18 August 2016
Over 100 prostate cancer patients treated in Bristol by novel new method
The Bristol Haematology and Oncology Centre (BHOC) has reached a
milestone in its treatment of men with metastatic prostate cancer,
celebrating over 100 patients having received Radium 223.
Radium 223, also known as Xofigo, is a novel treatment offered
by the Isotope Unit to prostate cancer patients whose cancer has
spread to the bones, despite standard hormone therapy
The radio-isotope is injected in to the patient and behaves like
calcium in the body, getting absorbed by the bones. It then
directly delivers radiation to the bones, providing pain relief and
extending life expectancy.
Men receive six injections in total, one every four weeks,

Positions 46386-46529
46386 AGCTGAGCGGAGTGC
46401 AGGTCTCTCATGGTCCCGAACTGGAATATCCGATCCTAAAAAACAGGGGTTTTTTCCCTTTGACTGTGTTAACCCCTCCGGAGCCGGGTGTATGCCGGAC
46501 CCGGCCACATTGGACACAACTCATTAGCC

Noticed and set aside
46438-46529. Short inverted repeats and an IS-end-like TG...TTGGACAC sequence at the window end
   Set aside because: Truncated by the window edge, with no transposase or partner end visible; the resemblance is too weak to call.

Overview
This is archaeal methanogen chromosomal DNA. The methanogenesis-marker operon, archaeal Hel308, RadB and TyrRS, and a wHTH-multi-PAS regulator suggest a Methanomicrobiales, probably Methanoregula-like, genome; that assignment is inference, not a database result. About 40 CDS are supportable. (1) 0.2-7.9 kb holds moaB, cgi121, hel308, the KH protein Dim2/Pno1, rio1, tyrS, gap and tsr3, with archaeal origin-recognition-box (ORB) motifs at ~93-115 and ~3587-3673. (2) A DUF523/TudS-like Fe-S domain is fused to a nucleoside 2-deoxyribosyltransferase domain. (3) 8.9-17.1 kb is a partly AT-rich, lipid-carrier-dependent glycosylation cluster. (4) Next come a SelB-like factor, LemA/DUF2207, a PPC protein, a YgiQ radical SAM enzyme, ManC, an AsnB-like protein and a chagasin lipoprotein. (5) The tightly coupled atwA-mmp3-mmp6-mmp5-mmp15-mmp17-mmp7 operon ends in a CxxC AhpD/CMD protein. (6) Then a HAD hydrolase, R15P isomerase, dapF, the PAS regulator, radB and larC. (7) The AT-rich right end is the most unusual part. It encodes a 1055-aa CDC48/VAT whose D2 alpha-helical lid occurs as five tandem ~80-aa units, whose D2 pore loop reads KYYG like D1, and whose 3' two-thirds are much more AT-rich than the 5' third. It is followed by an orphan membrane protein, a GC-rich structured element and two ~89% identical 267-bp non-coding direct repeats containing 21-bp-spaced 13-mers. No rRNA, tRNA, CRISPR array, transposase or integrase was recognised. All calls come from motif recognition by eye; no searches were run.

taking only a few minutes to administer and with minimal side
The BHOC was one of the first centres to start offering this
treatment regularly on the NHS, starting in February 2014 following
a successful trial.
The team at the Isotope Unit has since helped 14 other centres
across the country establish this service, with more training days
planned to ensure good access to this treatment.
Highly skilled therapy radiographers run this service in
partnership with four consultant oncologists. This method allows
for patients to receive prompt care and a reduced number of
Dr Amit Bahl, the consultant oncologist who leads this
"This local service continues to move from strength to strength
and we are thrilled to be at the point where we are treating our
100th patient, whereas other centres are still in the
"The team find it incredibly motivating to be able to provide a
novel treatment in this area of unmet need which has such great
benefits for our patients.
"We look forward to being able to treat many more patients in
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